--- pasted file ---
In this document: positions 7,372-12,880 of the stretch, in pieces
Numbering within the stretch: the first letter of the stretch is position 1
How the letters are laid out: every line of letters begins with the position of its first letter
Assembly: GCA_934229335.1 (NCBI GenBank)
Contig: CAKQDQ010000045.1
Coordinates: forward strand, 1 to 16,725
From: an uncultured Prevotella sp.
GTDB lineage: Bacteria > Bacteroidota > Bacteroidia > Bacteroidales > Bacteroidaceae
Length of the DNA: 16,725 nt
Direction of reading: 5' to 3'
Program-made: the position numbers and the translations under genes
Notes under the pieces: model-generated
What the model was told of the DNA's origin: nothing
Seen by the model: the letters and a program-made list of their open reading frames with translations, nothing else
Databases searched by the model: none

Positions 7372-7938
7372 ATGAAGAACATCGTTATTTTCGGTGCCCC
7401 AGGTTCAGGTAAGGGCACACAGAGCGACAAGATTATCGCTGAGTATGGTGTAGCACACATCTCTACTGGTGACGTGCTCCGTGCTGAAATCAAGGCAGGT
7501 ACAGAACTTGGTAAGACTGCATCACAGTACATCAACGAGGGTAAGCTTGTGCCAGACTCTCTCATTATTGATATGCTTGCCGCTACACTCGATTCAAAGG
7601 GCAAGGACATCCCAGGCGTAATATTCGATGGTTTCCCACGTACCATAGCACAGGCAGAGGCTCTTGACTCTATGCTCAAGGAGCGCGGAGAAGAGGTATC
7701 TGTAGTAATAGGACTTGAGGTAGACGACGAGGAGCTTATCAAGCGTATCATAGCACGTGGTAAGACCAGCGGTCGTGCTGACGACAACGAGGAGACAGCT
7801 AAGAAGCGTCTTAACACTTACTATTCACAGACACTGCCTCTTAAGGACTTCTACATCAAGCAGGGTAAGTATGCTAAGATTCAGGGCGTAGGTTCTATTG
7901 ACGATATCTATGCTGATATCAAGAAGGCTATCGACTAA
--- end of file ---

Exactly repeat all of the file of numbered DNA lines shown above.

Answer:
In this document: positions 7,372-12,880 of the stretch, in pieces
Numbering within the stretch: the first letter of the stretch is position 1
How the letters are laid out: every line of letters begins with the position of its first letter
Assembly: GCA_934229335.1 (NCBI GenBank)
Contig: CAKQDQ010000045.1
Coordinates: forward strand, 1 to 16,725
From: an uncultured Prevotella sp.
GTDB lineage: Bacteria > Bacteroidota > Bacteroidia > Bacteroidales > Bacteroidaceae
Length of the DNA: 16,725 nt
Direction of reading: 5' to 3'
Program-made: the position numbers and the translations under genes
Notes under the pieces: model-generated
What the model was told of the DNA's origin: nothing
Seen by the model: the letters and a program-made list of their open reading frames with translations, nothing else
Databases searched by the model: none

Positions 7372-7938
7372 ATGAAGAACATCGTTATTTTCGGTGCCCC
7401 AGGTTCAGGTAAGGGCACACAGAGCGACAAGATTATCGCTGAGTATGGTGTAGCACACATCTCTACTGGTGACGTGCTCCGTGCTGAAATCAAGGCAGGT
7501 ACAGAACTTGGTAAGACTGCATCACAGTACATCAACGAGGGTAAGCTTGTGCCAGACTCTCTCATTATTGATATGCTTGCCGCTACACTCGATTCAAAGG
7601 GCAAGGACATCCCAGGCGTAATATTCGATGGTTTCCCACGTACCATAGCACAGGCAGAGGCTCTTGACTCTATGCTCAAGGAGCGCGGAGAAGAGGTATC
7701 TGTAGTAATAGGACTTGAGGTAGACGACGAGGAGCTTATCAAGCGTATCATAGCACGTGGTAAGACCAGCGGTCGTGCTGACGACAACGAGGAGACAGCT
7801 AAGAAGCGTCTTAACACTTACTATTCACAGACACTGCCTCTTAAGGACTTCTACATCAAGCAGGGTAAGTATGCTAAGATTCAGGGCGTAGGTTCTATTG
7901 ACGATATCTATGCTGATATCAAGAAGGCTATCGACTAA